By Todd Hargrove

toddmic.jpeg

I'm an author, bodyworker and movement therapist. I write about coordination, pain, complexity, play, the nervous system, body/mind issues and more.

Flexibility and Running Economy

In a previous post I argued that flexibility is often massively overrated as a desirable physical quality for sports performance. Nowhere is this point more clear than in the case of running economy, as shown by a few recent studies.

Running economy basically means efficiency - a runner with better economy uses less energy to go the same speed and distance as a runner with poor economy. Running economy can vary between runners as much as 30%. Not surprisingly, studies have shown that running economy is an excellent predictor of successful performance, even among elite runners.

Many runners believe they can increase their running economy by becoming more flexible. At first glance, this theory appears plausible. As runners age, they typically lose efficiency and flexibility. Perhaps there is a connection there. Further, one might imagine that better flexibility would allow greater stride length or perhaps reduce muscular resistance to movement at the end ranges of motion. However, research on this issue does not support this theory. In fact, many studies have found that running economy actually correlates with less flexibility, not more.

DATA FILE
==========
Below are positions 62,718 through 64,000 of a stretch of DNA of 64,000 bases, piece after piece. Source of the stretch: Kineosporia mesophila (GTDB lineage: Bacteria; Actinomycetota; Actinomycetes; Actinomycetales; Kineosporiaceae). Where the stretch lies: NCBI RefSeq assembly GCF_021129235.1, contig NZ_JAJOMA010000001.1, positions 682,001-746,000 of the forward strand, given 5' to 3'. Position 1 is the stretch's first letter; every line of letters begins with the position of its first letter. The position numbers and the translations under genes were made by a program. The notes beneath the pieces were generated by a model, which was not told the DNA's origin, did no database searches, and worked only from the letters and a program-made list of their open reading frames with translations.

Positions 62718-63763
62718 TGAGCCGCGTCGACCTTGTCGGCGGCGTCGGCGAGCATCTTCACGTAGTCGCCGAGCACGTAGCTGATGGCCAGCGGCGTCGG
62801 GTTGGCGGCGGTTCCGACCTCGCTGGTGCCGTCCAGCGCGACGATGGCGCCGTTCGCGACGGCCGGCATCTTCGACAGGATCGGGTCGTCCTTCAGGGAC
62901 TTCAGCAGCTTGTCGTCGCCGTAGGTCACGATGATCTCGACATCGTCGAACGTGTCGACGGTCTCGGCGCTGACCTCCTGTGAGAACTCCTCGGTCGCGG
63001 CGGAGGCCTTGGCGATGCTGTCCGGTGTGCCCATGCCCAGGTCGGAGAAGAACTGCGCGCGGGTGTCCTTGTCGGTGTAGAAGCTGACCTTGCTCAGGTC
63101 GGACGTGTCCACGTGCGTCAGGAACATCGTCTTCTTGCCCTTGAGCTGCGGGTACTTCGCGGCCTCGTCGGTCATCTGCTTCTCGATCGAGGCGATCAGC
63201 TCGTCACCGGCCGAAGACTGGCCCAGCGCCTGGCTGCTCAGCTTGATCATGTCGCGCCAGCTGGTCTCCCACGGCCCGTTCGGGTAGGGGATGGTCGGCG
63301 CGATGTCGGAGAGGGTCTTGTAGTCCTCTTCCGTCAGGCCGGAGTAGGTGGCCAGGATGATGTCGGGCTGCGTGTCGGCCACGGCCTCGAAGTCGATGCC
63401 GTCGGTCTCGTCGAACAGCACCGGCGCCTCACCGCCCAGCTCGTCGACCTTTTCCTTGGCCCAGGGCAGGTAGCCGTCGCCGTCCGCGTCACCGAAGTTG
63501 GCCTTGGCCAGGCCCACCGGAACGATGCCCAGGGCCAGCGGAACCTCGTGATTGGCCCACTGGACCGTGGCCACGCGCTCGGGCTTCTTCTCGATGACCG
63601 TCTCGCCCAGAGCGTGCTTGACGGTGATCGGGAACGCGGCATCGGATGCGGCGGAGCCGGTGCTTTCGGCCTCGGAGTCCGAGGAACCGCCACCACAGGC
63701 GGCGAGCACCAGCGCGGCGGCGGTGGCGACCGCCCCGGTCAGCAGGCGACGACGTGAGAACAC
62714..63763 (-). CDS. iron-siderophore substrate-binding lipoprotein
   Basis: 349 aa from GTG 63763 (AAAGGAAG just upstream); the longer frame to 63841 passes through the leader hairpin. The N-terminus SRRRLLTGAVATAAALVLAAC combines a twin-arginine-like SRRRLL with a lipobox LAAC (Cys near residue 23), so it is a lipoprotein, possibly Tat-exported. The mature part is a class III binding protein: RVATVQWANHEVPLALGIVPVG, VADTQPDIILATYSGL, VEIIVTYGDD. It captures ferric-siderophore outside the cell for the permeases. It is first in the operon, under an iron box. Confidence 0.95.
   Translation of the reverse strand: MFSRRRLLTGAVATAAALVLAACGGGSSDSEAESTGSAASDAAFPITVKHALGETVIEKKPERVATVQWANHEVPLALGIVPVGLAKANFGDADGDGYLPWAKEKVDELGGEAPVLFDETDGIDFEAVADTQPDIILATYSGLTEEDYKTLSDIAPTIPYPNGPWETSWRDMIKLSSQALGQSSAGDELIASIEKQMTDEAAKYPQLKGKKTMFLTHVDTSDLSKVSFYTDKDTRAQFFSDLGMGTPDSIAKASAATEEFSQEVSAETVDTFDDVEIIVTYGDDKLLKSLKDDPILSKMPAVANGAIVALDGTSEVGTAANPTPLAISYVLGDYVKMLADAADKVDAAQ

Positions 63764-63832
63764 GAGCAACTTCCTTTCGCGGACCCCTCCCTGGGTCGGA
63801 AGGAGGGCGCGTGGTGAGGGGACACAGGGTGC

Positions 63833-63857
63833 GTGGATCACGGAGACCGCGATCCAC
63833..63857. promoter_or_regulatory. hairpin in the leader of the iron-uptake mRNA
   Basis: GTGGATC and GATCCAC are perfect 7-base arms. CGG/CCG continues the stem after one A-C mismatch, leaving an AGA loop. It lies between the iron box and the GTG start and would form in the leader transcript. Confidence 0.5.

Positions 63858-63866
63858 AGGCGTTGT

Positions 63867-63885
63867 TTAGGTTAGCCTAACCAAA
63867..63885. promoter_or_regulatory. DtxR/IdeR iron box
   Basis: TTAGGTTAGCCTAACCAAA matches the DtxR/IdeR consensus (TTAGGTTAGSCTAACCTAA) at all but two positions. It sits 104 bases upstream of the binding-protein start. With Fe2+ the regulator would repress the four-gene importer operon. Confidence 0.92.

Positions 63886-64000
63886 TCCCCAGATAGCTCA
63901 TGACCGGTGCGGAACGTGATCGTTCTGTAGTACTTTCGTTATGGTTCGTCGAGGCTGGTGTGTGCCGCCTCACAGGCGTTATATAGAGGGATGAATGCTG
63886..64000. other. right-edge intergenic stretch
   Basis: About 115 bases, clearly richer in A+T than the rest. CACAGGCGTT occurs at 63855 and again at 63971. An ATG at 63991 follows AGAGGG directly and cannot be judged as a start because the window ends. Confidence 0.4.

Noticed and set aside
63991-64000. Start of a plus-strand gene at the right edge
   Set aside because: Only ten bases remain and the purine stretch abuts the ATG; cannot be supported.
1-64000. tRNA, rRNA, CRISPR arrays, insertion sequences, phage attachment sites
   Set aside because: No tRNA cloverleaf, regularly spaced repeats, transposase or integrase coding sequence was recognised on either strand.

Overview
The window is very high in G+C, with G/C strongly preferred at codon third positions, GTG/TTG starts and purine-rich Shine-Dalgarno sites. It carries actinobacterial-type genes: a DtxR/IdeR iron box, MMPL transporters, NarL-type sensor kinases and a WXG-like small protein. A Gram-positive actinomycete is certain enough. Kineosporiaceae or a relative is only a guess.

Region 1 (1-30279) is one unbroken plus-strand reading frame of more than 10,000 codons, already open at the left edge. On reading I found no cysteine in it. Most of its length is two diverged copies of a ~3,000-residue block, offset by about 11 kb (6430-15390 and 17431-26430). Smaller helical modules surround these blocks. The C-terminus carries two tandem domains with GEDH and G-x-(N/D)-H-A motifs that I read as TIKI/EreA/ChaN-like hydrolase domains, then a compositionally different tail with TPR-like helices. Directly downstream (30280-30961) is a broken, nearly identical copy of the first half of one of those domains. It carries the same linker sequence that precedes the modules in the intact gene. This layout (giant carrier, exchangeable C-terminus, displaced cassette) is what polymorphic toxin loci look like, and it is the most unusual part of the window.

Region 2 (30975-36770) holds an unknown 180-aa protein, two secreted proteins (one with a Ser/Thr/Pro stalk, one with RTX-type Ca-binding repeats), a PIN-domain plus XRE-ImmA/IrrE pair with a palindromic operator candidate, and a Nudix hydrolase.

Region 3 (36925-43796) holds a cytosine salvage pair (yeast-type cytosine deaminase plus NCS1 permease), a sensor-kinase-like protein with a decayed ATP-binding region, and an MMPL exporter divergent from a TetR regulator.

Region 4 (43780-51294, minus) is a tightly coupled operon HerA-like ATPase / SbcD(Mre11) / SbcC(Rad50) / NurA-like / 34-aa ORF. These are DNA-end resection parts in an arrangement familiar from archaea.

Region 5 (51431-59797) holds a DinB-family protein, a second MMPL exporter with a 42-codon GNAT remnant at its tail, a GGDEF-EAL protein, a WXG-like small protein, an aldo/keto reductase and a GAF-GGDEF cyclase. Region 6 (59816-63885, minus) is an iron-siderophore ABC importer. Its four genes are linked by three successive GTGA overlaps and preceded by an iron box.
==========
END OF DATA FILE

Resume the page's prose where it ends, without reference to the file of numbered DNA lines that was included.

In one representative study on distance runners, researchers asked subjects to perform the sit and reach test, which is basically a hamstring stretch. The runners who reached further were found to have poorer running economy. Several other studies have reached similar conclusions, including a recent study measuring flexibility at the ankle.

Why would less flexible runners be more efficient? One reason is that elastic recoil of muscle and tendon is an important contributor to running power, accounting for as much as 25-40% of the necessary energy. Stiff calves and hamstrings may enhance the storage and return of elastic energy, just as a tightly inflated ball will bounce higher and longer than a deflated one.

Based on these facts, you might guess that stretching before running would be detrimental to efficiency. One recent study found exactly that. Researchers from the University of Florida had ten extremely fit runners either stretch for sixteen minutes or do nothing immediately prior to a one hour run. The runners who did not stretch on average covered more ground and burned less calories. It should be noted that several previous studies have reached different conclusions, finding that either acute or chronic stretching, including stretching that increases flexibility as measured by the sit and reach test, did not affect running economy one way or the other.

Based on this evidence, I think the best that could be said for stretching is that it might not make you slower. (This assumes you are not sprinting, in which case it will definitely make you slower.) By the way, another thing we can definitely say about stretching is that it won’t help prevent injuries.

For some ideas on how to be more efficient in your running or anything else, see here.

For an excellent way to avoid "pulling a hammy" without stretching, see here.

Enhanced by Zemanta

Reversibility Part One

The Importance of Play for Motor Learning

0